Die letzten 5 Focus-News des innovations-reports im Überblick:

Im Focus: A quantum walk of photons

Physicists from the University of Würzburg are capable of generating identical looking single light particles at the push of a button. Two new studies now demonstrate the potential this method holds.

The quantum computer has fuelled the imagination of scientists for decades: It is based on fundamentally different phenomena than a conventional computer....

Im Focus: Turmoil in sluggish electrons’ existence

An international team of physicists has monitored the scattering behaviour of electrons in a non-conducting material in real-time. Their insights could be beneficial for radiotherapy.

We can refer to electrons in non-conducting materials as ‘sluggish’. Typically, they remain fixed in a location, deep inside an atomic composite. It is hence...

Im Focus: Wafer-thin Magnetic Materials Developed for Future Quantum Technologies

Two-dimensional magnetic structures are regarded as a promising material for new types of data storage, since the magnetic properties of individual molecular building blocks can be investigated and modified. For the first time, researchers have now produced a wafer-thin ferrimagnet, in which molecules with different magnetic centers arrange themselves on a gold surface to form a checkerboard pattern. Scientists at the Swiss Nanoscience Institute at the University of Basel and the Paul Scherrer Institute published their findings in the journal Nature Communications.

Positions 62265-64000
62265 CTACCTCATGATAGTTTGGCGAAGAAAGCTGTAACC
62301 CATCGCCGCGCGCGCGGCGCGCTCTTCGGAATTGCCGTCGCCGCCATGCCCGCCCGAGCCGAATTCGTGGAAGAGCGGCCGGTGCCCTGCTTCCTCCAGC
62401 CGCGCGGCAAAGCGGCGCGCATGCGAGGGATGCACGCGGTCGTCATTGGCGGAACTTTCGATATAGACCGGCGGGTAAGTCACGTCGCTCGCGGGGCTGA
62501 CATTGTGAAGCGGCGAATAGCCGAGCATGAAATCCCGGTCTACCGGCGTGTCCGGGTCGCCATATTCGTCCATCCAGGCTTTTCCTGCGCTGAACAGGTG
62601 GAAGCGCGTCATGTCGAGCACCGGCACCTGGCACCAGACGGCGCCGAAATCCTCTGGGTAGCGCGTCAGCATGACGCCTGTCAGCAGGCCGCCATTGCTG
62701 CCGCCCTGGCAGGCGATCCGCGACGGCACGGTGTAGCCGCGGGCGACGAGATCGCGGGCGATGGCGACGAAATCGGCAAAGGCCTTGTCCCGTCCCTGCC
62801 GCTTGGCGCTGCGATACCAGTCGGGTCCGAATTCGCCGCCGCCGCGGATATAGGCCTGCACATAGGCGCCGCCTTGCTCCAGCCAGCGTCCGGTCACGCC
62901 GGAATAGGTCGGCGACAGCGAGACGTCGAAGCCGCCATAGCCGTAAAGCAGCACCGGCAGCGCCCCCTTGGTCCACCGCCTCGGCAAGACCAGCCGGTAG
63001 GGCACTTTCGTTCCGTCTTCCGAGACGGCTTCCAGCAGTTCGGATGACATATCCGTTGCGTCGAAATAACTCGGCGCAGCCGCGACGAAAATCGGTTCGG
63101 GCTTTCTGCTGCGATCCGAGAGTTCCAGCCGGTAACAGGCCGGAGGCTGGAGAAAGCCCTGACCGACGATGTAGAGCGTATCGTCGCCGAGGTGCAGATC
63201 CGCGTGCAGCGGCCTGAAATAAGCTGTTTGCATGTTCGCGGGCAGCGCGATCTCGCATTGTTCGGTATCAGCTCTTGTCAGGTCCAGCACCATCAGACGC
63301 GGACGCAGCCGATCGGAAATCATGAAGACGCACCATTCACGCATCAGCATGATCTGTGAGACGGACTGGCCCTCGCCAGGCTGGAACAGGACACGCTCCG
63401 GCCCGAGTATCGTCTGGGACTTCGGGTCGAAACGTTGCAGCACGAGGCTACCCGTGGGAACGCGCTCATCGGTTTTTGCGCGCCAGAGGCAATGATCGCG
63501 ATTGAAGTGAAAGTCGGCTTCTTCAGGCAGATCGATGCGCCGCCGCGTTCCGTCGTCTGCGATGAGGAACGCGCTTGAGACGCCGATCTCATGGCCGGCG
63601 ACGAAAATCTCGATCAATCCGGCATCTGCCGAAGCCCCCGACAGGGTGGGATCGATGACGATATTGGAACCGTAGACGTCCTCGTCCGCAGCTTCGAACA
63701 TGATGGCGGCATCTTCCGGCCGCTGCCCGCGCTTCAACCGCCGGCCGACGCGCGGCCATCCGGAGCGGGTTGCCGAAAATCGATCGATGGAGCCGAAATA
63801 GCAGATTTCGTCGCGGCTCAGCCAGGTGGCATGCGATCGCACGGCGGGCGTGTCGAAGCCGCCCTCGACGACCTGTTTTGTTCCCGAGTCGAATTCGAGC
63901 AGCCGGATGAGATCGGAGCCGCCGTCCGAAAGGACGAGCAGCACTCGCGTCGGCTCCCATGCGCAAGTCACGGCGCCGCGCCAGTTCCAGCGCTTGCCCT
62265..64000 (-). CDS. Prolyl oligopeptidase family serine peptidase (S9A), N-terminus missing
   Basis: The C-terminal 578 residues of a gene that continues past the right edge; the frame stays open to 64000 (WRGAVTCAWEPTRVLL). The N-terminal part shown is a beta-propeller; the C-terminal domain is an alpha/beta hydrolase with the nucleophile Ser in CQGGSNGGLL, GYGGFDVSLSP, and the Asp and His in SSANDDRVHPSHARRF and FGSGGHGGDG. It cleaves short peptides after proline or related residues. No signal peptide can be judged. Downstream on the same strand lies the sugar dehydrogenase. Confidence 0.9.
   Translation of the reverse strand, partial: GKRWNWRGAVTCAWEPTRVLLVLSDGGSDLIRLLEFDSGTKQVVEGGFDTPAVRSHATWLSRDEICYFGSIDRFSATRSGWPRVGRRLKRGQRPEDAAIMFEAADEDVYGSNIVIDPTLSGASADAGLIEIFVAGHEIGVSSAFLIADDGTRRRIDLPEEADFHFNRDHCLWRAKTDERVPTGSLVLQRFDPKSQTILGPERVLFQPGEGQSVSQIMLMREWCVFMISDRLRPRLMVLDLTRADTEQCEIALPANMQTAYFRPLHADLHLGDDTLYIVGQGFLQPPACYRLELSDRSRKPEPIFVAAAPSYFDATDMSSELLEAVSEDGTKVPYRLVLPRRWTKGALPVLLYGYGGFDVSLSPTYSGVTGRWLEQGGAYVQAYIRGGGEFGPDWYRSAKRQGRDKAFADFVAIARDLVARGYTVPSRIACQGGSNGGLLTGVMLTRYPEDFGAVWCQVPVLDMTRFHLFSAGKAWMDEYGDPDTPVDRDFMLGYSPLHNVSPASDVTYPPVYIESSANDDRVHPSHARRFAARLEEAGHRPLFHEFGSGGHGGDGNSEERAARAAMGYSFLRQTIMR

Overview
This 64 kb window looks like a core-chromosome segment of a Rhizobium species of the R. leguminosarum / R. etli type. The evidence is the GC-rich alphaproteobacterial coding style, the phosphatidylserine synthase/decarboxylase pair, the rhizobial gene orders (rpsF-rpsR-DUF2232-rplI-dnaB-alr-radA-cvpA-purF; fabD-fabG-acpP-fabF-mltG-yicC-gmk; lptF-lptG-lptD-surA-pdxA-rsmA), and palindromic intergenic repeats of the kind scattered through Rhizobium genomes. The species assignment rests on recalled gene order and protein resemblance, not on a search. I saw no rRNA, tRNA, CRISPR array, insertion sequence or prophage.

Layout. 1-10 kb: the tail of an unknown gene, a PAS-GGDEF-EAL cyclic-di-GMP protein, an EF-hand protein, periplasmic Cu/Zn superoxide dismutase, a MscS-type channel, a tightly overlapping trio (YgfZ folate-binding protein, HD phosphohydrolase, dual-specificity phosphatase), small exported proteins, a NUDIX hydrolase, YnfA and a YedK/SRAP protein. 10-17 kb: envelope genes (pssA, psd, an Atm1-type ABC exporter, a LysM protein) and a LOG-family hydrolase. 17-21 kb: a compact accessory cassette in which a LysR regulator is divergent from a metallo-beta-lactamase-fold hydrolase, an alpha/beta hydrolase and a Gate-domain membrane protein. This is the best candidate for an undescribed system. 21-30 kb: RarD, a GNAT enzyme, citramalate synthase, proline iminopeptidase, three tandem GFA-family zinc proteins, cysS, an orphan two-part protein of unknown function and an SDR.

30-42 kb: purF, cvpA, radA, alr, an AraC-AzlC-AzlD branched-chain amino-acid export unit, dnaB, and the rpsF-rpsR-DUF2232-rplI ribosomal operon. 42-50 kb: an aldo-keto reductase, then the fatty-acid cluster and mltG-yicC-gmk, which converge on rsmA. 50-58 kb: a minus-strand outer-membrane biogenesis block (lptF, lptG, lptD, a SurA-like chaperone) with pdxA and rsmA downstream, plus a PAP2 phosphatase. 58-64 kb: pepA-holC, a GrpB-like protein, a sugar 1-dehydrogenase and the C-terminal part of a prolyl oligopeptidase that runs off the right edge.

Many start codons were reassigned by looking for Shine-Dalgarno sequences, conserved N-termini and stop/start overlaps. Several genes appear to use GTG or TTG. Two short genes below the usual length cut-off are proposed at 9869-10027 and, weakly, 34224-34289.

Ferrimagnets are composed of two centers which are magnetized at different strengths and point in opposing directions. Two-dimensional, quasi-flat ferrimagnets...

Im Focus: World's thinnest hologram paves path to new 3-D world

Nano-hologram paves way for integration of 3-D holography into everyday electronics

An Australian-Chinese research team has created the world's thinnest hologram, paving the way towards the integration of 3D holography into everyday...

Im Focus: Using graphene to create quantum bits

In the race to produce a quantum computer, a number of projects are seeking a way to create quantum bits -- or qubits -- that are stable, meaning they are not much affected by changes in their environment. This normally needs highly nonlinear non-dissipative elements capable of functioning at very low temperatures.

In pursuit of this goal, researchers at EPFL's Laboratory of Photonics and Quantum Measurements LPQM (STI/SB), have investigated a nonlinear graphene-based...

All Focus news of the innovation-report >>>

Anzeige

Anzeige

Event News

Marine Conservation: IASS Contributes to UN Ocean Conference in New York on 5-9 June

24.05.2017 | Event News

AWK Aachen Machine Tool Colloquium 2017: Internet of Production for Agile Enterprises

23.05.2017 | Event News

Dortmund MST Conference presents Individualized Healthcare Solutions with micro and nanotechnology

22.05.2017 | Event News

 
Latest News

Physicists discover mechanism behind granular capillary effect

24.05.2017 | Physics and Astronomy

Measured for the first time: Direction of light waves changed by quantum effect

24.05.2017 | Physics and Astronomy

Marine Conservation: IASS Contributes to UN Ocean Conference in New York on 5-9 June

24.05.2017 | Event News

VideoLinks
B2B-VideoLinks
More VideoLinks >>>